The Republican candidate has a tendency to make cringe-inducing gaffes right when things are going well for his campaign.
Mitt Romney's big economic speech in Detroit on Friday could hardly have gone more awry.
First, the venue, Ford Field, home of the Lions, seats 65,000, but Romney managed to draw just 1,200. That was too many for the first venue the campaign had picked, but in the cavernous stadium, the crowd -- despite the campaign's strenuous efforts to position it more favorably -- looked pathetically puny. As a metaphor for the lack of grassroots enthusiasm Romney attracts, the scene was irresistible.
As if that weren't bad enough, Romney then veered off script -- disastrously.
"I drive a Mustang and a Chevy pickup truck," he observed, meditating on the virtues of Detroit-made cars. "Ann drives a couple of Cadillacs, actually."
Nothing wrong with loving American automobiles, but the casual reference to more than one luxury vehicle was beyond tone-deaf. The reaction, on social media and elsewhere, was an immediate eruption of schadenfreude from liberals and anti-Romney conservatives alike.
It was the latest in the ever-lengthening list of gaffes that have served to underscore the impression that Romney is perilously out of touch with regular folks, from "I like being able to fire people" to "I'm not concerned with the very poor."
In addition to his foot-in-mouth tendency, Romney also happens to have impeccably bad timing -- a real knack for stepping in it right when the campaign momentum had started to turn in his direction.
In this case, Romney's fortunes finally seemed again to be on an upswing, following his commanding performance in Wednesday's debate. And it was just starting to look like he might be able to coast to victory in Arizona and Michigan on Tuesday. Now, a fresh round of criticism of his awkwardness and wealth could give voters in those states pause.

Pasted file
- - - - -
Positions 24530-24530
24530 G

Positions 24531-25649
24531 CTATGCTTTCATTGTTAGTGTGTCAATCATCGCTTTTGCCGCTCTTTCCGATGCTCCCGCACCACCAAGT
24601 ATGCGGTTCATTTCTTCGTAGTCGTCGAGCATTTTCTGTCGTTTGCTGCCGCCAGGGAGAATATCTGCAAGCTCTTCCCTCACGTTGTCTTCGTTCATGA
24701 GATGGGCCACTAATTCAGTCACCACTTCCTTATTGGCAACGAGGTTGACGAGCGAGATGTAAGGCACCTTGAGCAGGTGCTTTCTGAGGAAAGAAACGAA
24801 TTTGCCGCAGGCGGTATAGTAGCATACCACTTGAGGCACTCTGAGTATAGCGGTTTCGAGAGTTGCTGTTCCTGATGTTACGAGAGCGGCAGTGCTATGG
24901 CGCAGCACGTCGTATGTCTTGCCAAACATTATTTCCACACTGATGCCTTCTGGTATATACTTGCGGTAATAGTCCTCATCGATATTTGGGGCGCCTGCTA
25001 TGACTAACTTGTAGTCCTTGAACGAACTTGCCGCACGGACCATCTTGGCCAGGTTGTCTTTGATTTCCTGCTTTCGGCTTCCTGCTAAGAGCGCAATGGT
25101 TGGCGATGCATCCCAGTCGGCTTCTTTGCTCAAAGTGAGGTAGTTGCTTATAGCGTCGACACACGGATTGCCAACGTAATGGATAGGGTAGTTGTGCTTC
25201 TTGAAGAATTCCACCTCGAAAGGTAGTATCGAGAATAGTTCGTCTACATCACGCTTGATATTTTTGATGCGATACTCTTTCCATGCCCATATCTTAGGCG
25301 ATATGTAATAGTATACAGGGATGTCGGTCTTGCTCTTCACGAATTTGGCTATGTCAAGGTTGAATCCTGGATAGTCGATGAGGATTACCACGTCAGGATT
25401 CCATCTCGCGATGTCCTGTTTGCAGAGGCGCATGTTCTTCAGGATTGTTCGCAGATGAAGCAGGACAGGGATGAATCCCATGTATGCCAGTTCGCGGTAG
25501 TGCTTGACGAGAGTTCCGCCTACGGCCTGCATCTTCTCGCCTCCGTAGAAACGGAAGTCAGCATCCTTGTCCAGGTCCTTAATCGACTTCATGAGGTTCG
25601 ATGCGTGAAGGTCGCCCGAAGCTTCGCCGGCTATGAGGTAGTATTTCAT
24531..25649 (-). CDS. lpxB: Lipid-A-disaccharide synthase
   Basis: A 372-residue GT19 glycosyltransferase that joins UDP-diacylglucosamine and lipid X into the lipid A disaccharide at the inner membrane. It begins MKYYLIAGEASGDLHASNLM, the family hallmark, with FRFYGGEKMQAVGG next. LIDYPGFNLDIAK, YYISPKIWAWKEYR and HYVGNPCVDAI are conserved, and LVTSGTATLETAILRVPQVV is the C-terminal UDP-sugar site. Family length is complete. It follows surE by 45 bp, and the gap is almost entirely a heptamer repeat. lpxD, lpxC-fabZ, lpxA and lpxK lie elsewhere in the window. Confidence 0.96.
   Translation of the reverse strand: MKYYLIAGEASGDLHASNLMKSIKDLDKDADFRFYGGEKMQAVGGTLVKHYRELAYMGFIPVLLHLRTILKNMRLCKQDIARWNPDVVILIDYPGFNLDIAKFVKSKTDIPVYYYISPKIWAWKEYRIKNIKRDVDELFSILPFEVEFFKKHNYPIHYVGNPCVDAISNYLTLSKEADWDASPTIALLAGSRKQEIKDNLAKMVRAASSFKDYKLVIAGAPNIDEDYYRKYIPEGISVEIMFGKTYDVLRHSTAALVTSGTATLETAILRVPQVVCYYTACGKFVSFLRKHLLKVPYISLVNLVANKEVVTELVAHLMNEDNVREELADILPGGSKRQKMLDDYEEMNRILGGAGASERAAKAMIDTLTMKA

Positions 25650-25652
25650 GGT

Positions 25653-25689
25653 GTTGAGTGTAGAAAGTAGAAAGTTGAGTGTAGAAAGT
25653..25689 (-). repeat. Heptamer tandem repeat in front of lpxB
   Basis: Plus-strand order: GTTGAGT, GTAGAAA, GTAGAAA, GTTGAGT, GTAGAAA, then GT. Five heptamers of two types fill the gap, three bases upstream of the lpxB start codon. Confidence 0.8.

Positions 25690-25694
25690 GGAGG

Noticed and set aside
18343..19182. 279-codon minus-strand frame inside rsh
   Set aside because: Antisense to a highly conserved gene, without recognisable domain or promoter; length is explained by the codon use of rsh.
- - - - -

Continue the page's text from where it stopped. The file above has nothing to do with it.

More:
The story was much the same with Romney's "very poor" line at the end of January. That comment came in an interview he gave the night he won the Florida primary. The next day's news should have been a Romney inevitability-fest. Instead, it was consumed with debate over whether he'd strike general-election voters as cartoonishly callous. A week later, Romney lost three state contests to Rick Santorum.
Romney's other chance to ride a wave of momentum came after his big win in New Hampshire. But he spent that week battling attacks over his record at Bain Capital, often awkwardly, and refusing to give a straight answer about when he'd release his tax returns. At the first debate in South Carolina, he said he just didn't know when they might come out, adding cryptically, "Time will tell." At the second, he called himself "someone who's lived in the real streets of America." At a time when Newt Gingrich was hitting it out of the park, Romney's fumbles didn't help his cause any.
It's bad enough, and widely acknowledged at this point, that Romney has a tendency to go off-script in cringe-inducing ways. But what's even worse is that he tends to do it at the worst possible time for his own ambitions.